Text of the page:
Phnom Penh – A Whole Lot of Sadness
This day of the trip is a hard one to write about for two reasons: We were told some horrid stories, some of which I’ll repeat here, and because there’s a lot of history behind these places. So I don’t end up writing a history essay, I’d recommend filling in any gaps in your knowledge first. Take a look at the Wiki pages of Pol Pot, the Khmer Rouge and the Communist Party of Kampuchea.
First, though, a little background. We had taken the long journey from Siem Reap to Phnom Penh by bus. It was the first we had used that had air conditioning. Heaven on Earth. Arriving in Phnom Penh, we had our obligatory orientation walk around the city, and settled for some dinner. This is where my new favourite food was discovered; Khmer Amok, a mild curry with chicken, carrot, onions, spinach and rice. It was amazing, and if I had one ounce of cooking ability, I’d recreate it every night.
The next morning, we were taken to S21, now the Tuol Sleng Genocide Museum. Its use between 1975 and 1979 saw approximately 20,000 people killed, and was only one of at least 150 security camps across the country. During the tour, we were shown the torture rooms and the museum artefacts: rubber sandals fashioned from car tyres, prisoners’ possessions, waterboards, signs prohibiting smiling, cabinets filled with skulls, miles of barbed wire and the tiny cells in which prisoners were kept with rules forbidding talking, eating for days on end and often sleeping.
As if that isn’t harrowing enough, the inner walls of S21 are covered with pictures of victims; dead, mutilated and broken. All of this really hit home when our guide stopped us all and told us that four of his brothers and a sister had been brought here and killed. How he does it, I can’t imagine, but he now counts his neighbour as one of his very best friends. This neighbour was one of the few executioners at S21. When asked if there was a possibility this man had executed his siblings, he simply shrugged and replied, “It’s in the past”.
The real shock of the morning was still to come. Our guide proceeded to inform us that out of the 20,000+ people brought here, there were only seven survivors. Two of them are still alive today. Chum Mey was kept alive for his skills fixing machinery. He was tortured for two years, his fingers broken and his fingernails pulled out. He was drowned and resuscitated and whipped with wire carrying 10,000 volts. He watched his wife and newborn child shot by Khmer guards with AK-47s in the paddy fields. We rounded the last corner of the camp, and there, standing in the shade with his supplied chair pushed to one side, was Chum Mey.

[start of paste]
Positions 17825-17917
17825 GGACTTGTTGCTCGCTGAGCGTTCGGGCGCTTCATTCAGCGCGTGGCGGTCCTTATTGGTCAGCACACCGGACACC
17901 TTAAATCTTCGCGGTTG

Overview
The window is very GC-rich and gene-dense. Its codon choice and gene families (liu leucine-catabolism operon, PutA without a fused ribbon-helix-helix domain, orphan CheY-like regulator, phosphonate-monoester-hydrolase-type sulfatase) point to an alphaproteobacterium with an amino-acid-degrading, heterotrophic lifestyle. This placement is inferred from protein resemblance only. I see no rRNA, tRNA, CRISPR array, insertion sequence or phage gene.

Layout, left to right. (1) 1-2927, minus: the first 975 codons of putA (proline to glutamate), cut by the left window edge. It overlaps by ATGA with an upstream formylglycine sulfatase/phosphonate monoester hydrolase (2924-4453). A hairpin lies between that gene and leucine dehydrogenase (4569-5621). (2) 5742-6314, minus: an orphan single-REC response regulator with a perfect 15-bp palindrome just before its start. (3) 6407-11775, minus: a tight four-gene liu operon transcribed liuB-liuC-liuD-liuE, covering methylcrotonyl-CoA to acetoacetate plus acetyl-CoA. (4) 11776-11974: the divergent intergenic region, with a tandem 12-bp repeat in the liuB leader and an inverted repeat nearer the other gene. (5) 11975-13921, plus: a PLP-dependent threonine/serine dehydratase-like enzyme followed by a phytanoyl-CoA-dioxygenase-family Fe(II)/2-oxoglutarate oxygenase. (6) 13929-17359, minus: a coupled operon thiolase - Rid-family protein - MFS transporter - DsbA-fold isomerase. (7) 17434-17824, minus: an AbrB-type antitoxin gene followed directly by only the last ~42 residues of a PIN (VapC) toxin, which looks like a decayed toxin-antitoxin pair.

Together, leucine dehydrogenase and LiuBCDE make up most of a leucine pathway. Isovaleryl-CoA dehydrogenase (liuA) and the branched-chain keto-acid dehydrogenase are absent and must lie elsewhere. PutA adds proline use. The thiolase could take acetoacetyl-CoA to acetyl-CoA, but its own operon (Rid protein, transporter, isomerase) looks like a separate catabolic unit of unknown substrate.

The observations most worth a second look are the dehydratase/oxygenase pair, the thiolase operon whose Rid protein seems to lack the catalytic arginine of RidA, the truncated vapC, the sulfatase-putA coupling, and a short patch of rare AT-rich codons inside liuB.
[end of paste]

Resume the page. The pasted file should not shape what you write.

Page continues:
After a brief chat with Chum Mey, during which he showed me the cell he had been kept in, we headed to another horror in Phnom Penh; the Killing Fields at Choeung Ek. For four years after the Cambodian Civil War, the site was used to execute over 25% of the population of Cambodia. There are an estimated 20,000 grave sites, from which nearly 1.4 million victims have been recovered.
The Killing Fields are as close as one can get to being surrounded by death. The first thing one sees is a giant stupa filled to the brim with victims’ skulls. As you continue round, you will encounter casual, almost humorous signs that read, “Please do not walk through the mass grave”. As if you have to tell me twice! We were about half way round when our guide stopped and pointed at something on the ground. He calmly told us that the rains bring bones to the surface that have not yet been collected.
The kick in the shins needed to top off a very real day came at the end of the Killing Fields tour. A Chankiri tree, adorned with thousands of bracelets, accompanied with a sign reading, “Killing tree against which executioners beat children”. Next to it, a mass grave where they were eventually disposed of. The rationale? “To stop them growing up and taking revenge for their parents’ deaths.” The tree and the grave are decorated with the bracelets of thousands of visitors. The only colour in an otherwise dismal place. A nice touch.
The mood was sombre on the way back to the hotel. The scariest thought was that, in the grand scheme of things, this didn’t happen a long time ago. My parents were both in their 20s, and have since told me they remember reading about it as it was happening.
Over dinner, the chatter turned from sad to glad, then to excitement, for the next two days were to be spent in our own little slice of paradise; Sihanoukville…